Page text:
Speech Signal and Facial Image Processing for Obstructive Sleep Apnea Assessment.

Espinoza-Cuadros F, Fernández-Pozo R, Toledano DT, Alcázar-Ramírez JD, López-Gonzalo E, Hernández-Gómez LA - Comput Math Methods Med (2015)

Acoustic representation of utterances and SVR training.
© Copyright Policy
Related In: Results  -  Collection

License
Show All Figures
getmorefigures.php?uid=PMC4664800&req=5

fig1: Acoustic representation of utterances and SVR training.
Mentions: The most common approach for this transformation, called i-vectors, was followed in our study, and it is depicted in Figure 1. I-vectors were developed on the success of modeling the probability density function of sequences of feature vectors as a weighted sum of Gaussian component densities, Gaussian Mixture Models (GMM). As illustrated in Figure 1, a GMM representing an utterance from a particular speaker can be obtained through adaptation of a universal background model (GMM-UBM) trained on a large speaker population [29]. Once a GMM is adapted from a GMM-UBM using the utterances of a given speaker, a supervector will be just the stacked pile of all means of the adapted GMM [26]. As the typical number of Gaussian components in a GMM for speaker recognition is between 512 and 2048, and dimension of MFCC acoustic vector takes values from 20 to 60, speech utterances will then be represented by high-dimensional vectors x of sizes 10 K to 120 K.

Bottom Line: Spectral information in speech utterances is modeled by a state-of-the-art low-dimensional acoustic representation, called i-vector.A set of local craniofacial features related to OSA are extracted from images after detecting facial landmarks using Active Appearance Models (AAMs).Support vector regression (SVR) is applied on facial features and i-vectors to estimate the AHI.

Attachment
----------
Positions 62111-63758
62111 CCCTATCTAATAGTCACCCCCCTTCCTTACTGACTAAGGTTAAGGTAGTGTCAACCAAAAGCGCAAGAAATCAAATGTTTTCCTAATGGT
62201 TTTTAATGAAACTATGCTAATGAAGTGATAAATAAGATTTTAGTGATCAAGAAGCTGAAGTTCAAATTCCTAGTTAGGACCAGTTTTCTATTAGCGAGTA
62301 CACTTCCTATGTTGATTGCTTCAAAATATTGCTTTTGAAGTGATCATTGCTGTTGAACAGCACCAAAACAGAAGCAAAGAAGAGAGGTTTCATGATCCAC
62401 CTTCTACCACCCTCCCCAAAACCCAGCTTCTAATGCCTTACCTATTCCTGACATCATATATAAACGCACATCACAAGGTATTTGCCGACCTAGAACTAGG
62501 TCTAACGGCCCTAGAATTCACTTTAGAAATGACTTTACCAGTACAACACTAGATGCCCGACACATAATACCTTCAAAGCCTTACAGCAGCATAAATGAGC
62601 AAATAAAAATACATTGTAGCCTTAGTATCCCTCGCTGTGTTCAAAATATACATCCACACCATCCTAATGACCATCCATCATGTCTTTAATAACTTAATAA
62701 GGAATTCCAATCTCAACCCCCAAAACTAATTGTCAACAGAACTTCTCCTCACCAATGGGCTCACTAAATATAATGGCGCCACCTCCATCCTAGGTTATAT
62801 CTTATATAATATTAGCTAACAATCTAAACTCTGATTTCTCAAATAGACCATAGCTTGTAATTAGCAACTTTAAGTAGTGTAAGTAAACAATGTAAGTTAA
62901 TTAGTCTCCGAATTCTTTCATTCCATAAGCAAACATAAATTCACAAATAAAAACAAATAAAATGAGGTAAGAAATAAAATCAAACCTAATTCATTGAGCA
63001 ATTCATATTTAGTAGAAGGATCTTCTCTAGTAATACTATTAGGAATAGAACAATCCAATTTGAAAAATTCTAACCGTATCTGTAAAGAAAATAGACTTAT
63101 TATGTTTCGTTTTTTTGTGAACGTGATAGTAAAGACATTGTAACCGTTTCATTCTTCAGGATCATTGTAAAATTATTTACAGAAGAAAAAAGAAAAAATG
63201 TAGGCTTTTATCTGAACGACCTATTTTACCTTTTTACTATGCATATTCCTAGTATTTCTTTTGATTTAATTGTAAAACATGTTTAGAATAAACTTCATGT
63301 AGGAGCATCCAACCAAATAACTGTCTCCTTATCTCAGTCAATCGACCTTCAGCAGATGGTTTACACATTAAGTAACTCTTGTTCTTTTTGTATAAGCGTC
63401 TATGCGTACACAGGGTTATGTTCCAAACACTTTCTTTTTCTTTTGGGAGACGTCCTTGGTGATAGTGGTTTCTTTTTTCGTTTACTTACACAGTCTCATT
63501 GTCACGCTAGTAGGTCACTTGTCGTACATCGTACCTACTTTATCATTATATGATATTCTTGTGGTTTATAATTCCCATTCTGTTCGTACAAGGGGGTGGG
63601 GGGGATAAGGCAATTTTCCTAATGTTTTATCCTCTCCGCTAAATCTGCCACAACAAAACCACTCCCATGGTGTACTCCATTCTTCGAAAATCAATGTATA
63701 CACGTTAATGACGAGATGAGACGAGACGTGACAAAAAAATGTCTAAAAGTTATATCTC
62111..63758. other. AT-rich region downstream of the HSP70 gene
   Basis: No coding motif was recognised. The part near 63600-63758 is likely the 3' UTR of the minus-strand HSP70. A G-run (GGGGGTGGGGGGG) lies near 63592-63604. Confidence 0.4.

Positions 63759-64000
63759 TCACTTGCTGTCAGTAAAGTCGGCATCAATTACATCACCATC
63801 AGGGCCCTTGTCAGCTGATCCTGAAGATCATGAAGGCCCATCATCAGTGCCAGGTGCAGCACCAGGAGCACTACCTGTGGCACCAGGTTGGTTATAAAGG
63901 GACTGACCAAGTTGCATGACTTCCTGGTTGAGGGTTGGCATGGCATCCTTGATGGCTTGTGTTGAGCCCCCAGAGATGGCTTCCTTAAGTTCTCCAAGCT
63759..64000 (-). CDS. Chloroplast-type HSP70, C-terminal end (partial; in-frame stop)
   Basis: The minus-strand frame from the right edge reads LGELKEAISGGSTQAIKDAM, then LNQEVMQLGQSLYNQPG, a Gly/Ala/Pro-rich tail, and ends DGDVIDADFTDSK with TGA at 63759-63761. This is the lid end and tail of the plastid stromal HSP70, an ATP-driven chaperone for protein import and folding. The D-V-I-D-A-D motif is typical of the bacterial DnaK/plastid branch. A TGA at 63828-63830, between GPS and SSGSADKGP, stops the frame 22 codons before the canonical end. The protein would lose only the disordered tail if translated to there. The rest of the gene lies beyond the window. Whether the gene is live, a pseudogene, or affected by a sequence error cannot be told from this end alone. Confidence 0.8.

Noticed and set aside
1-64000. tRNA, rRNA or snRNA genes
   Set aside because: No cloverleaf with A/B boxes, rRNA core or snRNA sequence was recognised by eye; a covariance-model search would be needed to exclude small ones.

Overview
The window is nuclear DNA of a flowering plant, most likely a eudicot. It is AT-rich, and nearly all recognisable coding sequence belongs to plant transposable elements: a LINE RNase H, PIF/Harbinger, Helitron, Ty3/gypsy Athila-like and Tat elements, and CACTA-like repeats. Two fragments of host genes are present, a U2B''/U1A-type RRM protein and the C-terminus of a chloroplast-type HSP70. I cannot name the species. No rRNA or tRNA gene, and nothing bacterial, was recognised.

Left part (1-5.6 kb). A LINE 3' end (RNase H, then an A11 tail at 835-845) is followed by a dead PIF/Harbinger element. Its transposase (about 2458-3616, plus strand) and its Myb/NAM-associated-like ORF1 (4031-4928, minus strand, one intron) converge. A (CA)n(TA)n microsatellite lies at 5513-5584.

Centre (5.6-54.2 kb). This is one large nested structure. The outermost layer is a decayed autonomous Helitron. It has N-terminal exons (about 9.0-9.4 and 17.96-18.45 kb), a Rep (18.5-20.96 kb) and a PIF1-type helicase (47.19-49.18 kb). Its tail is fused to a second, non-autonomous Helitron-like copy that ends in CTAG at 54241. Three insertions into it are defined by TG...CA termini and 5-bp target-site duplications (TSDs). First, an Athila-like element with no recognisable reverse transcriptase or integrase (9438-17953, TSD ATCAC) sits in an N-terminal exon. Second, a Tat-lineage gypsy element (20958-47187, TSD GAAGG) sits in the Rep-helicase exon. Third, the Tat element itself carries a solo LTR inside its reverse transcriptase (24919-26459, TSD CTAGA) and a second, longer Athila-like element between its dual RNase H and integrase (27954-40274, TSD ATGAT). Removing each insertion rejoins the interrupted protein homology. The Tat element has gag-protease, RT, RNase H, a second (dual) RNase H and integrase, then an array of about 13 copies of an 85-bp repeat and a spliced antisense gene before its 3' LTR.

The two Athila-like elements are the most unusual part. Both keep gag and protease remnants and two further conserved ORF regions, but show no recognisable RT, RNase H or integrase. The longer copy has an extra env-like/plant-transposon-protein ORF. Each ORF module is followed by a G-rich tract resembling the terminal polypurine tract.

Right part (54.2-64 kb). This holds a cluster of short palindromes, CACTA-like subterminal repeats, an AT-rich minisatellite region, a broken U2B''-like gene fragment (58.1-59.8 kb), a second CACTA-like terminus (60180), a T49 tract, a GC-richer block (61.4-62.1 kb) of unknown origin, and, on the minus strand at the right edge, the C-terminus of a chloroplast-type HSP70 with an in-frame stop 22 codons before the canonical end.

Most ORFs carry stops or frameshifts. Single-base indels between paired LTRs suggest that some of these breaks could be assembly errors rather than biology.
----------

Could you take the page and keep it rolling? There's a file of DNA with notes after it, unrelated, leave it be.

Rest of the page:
View Article: PubMed Central - PubMed

Affiliation: GAPS Signal Processing Applications Group, Universidad Politécnica de Madrid, 28040 Madrid, Spain.

ABSTRACT
Obstructive sleep apnea (OSA) is a common sleep disorder characterized by recurring breathing pauses during sleep caused by a blockage of the upper airway (UA). OSA is generally diagnosed through a costly procedure requiring an overnight stay of the patient at the hospital. This has led to proposing less costly procedures based on the analysis of patients' facial images and voice recordings to help in OSA detection and severity assessment. In this paper we investigate the use of both image and speech processing to estimate the apnea-hypopnea index, AHI (which describes the severity of the condition), over a population of 285 male Spanish subjects suspected to suffer from OSA and referred to a Sleep Disorders Unit. Photographs and voice recordings were collected in a supervised but not highly controlled way trying to test a scenario close to an OSA assessment application running on a mobile device (i.e., smartphones or tablets). Spectral information in speech utterances is modeled by a state-of-the-art low-dimensional acoustic representation, called i-vector. A set of local craniofacial features related to OSA are extracted from images after detecting facial landmarks using Active Appearance Models (AAMs). Support vector regression (SVR) is applied on facial features and i-vectors to estimate the AHI.

No MeSH data available.


Related in: MedlinePlus